We can talk about how police brutalize Black people, but we cannot have voice to talk about Black American music because that isn’t OUR culture? I think it is absurd. We can speak up loudly about how Black people are discriminated against but we should shut up about Black celebrities since we have no claim to them? That they are somehow in a glass case we have no access to. Oh ok.

I listen to 90s R&B and Hip Hop as much as I listen to Afrobeats. But me not liking mumble rap is not a commentary on the state of Black America. It is audacious to think that the moment we express opinions that aren’t favorable, it is because we are anti-Black American. It’s like me telling someone who says they don’t like Fela Kuti’s music that they hate Africans. We have to elevate our conversations beyond using the countries of our births as the basis for the opinions we form on each other.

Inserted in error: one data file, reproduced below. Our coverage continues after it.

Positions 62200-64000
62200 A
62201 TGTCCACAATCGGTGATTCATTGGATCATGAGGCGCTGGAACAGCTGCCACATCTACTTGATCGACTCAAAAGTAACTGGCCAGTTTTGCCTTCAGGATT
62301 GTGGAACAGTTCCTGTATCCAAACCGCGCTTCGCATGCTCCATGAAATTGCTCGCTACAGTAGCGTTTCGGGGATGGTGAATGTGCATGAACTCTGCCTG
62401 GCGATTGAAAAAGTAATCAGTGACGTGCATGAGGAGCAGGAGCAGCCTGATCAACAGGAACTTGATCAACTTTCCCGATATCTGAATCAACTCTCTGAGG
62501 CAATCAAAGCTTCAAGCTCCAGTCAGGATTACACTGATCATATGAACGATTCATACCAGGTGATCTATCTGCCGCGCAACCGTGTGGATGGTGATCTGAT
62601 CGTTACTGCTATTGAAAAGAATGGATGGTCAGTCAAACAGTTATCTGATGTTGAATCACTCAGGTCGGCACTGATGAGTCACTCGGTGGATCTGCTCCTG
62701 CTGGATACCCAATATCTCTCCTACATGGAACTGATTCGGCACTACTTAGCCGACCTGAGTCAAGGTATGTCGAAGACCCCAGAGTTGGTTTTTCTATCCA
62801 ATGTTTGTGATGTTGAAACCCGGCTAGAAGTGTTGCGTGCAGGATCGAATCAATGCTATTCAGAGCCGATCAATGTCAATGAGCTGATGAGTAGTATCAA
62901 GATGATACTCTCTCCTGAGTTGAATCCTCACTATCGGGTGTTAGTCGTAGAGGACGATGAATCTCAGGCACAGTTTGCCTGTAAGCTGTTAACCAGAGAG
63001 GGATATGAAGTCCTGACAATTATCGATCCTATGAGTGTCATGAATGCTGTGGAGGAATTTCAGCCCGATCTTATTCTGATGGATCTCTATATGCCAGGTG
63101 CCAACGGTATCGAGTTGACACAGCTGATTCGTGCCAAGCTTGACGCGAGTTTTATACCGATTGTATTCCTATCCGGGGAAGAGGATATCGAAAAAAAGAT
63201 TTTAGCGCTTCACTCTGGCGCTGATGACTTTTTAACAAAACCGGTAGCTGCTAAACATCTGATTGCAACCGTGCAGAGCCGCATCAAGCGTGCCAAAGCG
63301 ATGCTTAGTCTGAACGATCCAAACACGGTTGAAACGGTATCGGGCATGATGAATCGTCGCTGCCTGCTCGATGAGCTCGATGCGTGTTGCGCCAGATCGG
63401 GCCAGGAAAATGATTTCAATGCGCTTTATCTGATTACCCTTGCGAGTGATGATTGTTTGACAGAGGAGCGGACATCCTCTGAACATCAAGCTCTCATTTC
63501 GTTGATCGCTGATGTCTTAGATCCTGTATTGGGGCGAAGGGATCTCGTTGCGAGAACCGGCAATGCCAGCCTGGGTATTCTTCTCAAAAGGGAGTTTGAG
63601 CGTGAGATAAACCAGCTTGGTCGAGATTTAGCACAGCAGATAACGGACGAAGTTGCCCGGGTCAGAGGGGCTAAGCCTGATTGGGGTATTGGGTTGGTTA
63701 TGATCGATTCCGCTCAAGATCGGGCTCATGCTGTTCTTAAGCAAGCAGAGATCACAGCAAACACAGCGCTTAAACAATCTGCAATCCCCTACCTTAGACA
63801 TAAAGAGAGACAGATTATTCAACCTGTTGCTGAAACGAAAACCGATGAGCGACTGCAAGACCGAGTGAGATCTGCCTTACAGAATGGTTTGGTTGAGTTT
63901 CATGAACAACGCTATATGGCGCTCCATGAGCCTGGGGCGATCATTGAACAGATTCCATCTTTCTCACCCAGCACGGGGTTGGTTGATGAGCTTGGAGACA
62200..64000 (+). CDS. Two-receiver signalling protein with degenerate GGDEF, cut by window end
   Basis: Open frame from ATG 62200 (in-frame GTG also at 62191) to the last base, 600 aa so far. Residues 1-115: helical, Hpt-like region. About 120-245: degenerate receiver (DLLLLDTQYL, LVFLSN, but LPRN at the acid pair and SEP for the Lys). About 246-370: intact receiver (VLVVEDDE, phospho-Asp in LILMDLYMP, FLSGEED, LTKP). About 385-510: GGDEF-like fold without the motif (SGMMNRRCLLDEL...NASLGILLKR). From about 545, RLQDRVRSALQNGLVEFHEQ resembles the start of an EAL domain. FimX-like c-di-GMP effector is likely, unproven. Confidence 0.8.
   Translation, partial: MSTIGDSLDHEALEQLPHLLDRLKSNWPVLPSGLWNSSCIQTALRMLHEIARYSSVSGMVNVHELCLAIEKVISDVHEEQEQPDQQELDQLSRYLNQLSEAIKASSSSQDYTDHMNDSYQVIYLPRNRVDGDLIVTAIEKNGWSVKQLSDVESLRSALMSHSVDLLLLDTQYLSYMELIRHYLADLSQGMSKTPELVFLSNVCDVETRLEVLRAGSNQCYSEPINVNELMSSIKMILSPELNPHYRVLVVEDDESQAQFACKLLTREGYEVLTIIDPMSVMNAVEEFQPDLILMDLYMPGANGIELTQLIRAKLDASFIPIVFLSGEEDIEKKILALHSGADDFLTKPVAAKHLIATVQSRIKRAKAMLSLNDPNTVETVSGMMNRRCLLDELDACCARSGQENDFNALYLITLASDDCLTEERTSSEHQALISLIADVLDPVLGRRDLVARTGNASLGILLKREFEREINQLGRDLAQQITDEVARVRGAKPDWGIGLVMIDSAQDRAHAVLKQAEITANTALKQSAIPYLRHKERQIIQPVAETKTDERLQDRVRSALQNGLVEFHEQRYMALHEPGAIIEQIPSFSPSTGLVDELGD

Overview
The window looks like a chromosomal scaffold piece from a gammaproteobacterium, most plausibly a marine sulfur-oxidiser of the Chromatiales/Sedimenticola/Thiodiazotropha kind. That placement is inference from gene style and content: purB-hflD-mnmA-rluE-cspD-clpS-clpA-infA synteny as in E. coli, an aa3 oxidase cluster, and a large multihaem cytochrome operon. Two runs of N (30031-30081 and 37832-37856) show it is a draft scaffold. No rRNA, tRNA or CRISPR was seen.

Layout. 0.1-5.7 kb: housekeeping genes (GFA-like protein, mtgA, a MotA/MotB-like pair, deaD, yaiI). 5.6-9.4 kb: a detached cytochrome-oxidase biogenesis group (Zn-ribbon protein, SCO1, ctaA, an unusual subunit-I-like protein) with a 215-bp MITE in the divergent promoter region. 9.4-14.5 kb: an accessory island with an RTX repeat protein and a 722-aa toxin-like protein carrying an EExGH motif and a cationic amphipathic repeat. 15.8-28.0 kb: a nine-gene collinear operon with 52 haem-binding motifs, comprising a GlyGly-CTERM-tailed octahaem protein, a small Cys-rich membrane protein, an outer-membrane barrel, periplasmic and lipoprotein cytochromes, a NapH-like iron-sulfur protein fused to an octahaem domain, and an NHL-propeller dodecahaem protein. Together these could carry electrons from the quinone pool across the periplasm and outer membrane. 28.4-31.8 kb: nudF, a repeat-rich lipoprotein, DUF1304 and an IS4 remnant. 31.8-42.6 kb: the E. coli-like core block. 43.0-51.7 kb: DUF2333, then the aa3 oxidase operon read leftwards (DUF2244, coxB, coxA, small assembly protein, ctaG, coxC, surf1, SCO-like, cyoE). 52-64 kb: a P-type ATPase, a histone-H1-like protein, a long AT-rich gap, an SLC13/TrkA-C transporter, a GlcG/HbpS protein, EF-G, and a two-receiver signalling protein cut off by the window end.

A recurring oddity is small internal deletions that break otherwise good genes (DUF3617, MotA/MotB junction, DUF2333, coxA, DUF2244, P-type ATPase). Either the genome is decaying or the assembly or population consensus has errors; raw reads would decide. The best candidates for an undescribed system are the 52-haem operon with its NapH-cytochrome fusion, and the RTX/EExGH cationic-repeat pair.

More importantly, my pride in my Nigerianness does not insult my Black Americanness. I can say “Naija no dey carry last” as I raise my green white green flag. I also proudly yell Back Lives Matter as I wave my red black green one. Jollof is delicious but jambalaya is sweet too.

When told to “Go back to Africa,” it is another reminder that you can be othered and call somewhere home but still be told you don’t belong in it, by people who look like you. Where is home then?

home wifi

And for me, that is in Chicago, IL USA

Who is the authority on Blackness and Black culture?

Black American culture is so deep and has such breadth and impact that its markers are often part of the global conversation. I was watching A Diff’rent World from my living room in Nigeria because we had a satellite dish. When I was 7, me and my cousins put on a talent show that we charged our parents to come watch in the living room, where we wore our clothes backwards since we loved Kris Kross. Black culture is global, because I identified with those things not because they are American but because they were Black. I will not opt out of it. I cannot opt out.  I’m staying, like Effie White. I do not call myself an expert. I am a forever student.